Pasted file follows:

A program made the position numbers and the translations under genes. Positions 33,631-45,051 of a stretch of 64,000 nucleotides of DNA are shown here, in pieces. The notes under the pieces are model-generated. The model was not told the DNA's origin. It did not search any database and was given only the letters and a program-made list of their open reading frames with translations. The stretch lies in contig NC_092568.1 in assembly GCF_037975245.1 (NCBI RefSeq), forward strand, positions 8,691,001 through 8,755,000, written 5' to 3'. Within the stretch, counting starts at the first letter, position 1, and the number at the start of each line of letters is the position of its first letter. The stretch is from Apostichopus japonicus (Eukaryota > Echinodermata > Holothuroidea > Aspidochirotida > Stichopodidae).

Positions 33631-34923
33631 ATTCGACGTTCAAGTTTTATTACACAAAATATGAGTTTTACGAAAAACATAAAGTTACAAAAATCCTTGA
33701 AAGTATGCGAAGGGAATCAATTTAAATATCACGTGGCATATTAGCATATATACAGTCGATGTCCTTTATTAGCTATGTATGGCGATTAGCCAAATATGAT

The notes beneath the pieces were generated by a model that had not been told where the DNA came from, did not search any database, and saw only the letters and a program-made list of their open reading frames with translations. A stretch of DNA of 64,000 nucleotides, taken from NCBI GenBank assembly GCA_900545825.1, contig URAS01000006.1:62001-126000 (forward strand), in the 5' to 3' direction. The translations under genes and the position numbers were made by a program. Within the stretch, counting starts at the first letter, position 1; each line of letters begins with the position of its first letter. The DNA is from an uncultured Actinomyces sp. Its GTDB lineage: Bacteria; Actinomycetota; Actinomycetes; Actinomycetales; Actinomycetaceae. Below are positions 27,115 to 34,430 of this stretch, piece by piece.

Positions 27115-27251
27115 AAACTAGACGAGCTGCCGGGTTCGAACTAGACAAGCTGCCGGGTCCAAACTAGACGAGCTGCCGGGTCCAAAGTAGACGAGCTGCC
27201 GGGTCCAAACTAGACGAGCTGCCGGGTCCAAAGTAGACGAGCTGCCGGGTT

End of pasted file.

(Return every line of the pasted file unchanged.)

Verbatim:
A program made the position numbers and the translations under genes. Positions 33,631-45,051 of a stretch of 64,000 nucleotides of DNA are shown here, in pieces. The notes under the pieces are model-generated. The model was not told the DNA's origin. It did not search any database and was given only the letters and a program-made list of their open reading frames with translations. The stretch lies in contig NC_092568.1 in assembly GCF_037975245.1 (NCBI RefSeq), forward strand, positions 8,691,001 through 8,755,000, written 5' to 3'. Within the stretch, counting starts at the first letter, position 1, and the number at the start of each line of letters is the position of its first letter. The stretch is from Apostichopus japonicus (Eukaryota > Echinodermata > Holothuroidea > Aspidochirotida > Stichopodidae).

Positions 33631-34923
33631 ATTCGACGTTCAAGTTTTATTACACAAAATATGAGTTTTACGAAAAACATAAAGTTACAAAAATCCTTGA
33701 AAGTATGCGAAGGGAATCAATTTAAATATCACGTGGCATATTAGCATATATACAGTCGATGTCCTTTATTAGCTATGTATGGCGATTAGCCAAATATGAT

The notes beneath the pieces were generated by a model that had not been told where the DNA came from, did not search any database, and saw only the letters and a program-made list of their open reading frames with translations. A stretch of DNA of 64,000 nucleotides, taken from NCBI GenBank assembly GCA_900545825.1, contig URAS01000006.1:62001-126000 (forward strand), in the 5' to 3' direction. The translations under genes and the position numbers were made by a program. Within the stretch, counting starts at the first letter, position 1; each line of letters begins with the position of its first letter. The DNA is from an uncultured Actinomyces sp. Its GTDB lineage: Bacteria; Actinomycetota; Actinomycetes; Actinomycetales; Actinomycetaceae. Below are positions 27,115 to 34,430 of this stretch, piece by piece.

Positions 27115-27251
27115 AAACTAGACGAGCTGCCGGGTTCGAACTAGACAAGCTGCCGGGTCCAAACTAGACGAGCTGCCGGGTCCAAAGTAGACGAGCTGCC
27201 GGGTCCAAACTAGACGAGCTGCCGGGTCCAAAGTAGACGAGCTGCCGGGTT